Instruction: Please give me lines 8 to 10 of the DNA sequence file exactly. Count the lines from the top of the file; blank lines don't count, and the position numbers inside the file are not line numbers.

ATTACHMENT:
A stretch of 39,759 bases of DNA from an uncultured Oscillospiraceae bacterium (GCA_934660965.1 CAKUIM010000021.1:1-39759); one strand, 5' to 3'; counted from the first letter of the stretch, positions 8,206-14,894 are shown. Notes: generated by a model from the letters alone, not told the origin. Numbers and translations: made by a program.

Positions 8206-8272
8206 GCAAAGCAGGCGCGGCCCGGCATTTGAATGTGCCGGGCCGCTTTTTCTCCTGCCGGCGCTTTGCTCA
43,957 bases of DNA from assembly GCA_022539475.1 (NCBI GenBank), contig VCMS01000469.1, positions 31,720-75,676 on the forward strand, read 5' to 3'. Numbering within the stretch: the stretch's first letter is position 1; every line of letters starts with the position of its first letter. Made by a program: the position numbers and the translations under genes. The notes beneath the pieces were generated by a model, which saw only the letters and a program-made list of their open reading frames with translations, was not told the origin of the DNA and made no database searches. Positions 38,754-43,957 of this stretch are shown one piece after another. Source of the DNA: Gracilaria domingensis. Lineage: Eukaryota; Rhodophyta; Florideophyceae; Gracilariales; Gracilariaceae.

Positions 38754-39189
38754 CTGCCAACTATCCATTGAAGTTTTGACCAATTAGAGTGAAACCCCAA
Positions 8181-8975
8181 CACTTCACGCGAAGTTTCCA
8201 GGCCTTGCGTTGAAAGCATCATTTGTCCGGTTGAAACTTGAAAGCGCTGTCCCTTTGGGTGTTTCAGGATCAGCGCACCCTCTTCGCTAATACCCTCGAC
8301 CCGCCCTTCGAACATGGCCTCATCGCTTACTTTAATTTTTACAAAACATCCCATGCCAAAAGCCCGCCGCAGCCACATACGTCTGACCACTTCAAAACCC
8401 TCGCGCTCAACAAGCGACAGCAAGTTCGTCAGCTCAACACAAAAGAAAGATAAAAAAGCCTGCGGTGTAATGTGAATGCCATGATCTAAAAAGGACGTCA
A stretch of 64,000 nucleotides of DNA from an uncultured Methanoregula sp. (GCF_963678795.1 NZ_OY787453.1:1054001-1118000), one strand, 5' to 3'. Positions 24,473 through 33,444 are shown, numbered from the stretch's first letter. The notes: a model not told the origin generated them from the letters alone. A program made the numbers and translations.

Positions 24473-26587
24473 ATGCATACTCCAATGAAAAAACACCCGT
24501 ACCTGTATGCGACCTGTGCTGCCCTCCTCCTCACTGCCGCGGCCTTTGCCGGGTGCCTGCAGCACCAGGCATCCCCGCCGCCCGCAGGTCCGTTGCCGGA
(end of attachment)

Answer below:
8181 CACTTCACGCGAAGTTTCCA
8201 GGCCTTGCGTTGAAAGCATCATTTGTCCGGTTGAAACTTGAAAGCGCTGTCCCTTTGGGTGTTTCAGGATCAGCGCACCCTCTTCGCTAATACCCTCGAC
8301 CCGCCCTTCGAACATGGCCTCATCGCTTACTTTAATTTTTACAAAACATCCCATGCCAAAAGCCCGCCGCAGCCACATACGTCTGACCACTTCAAAACCC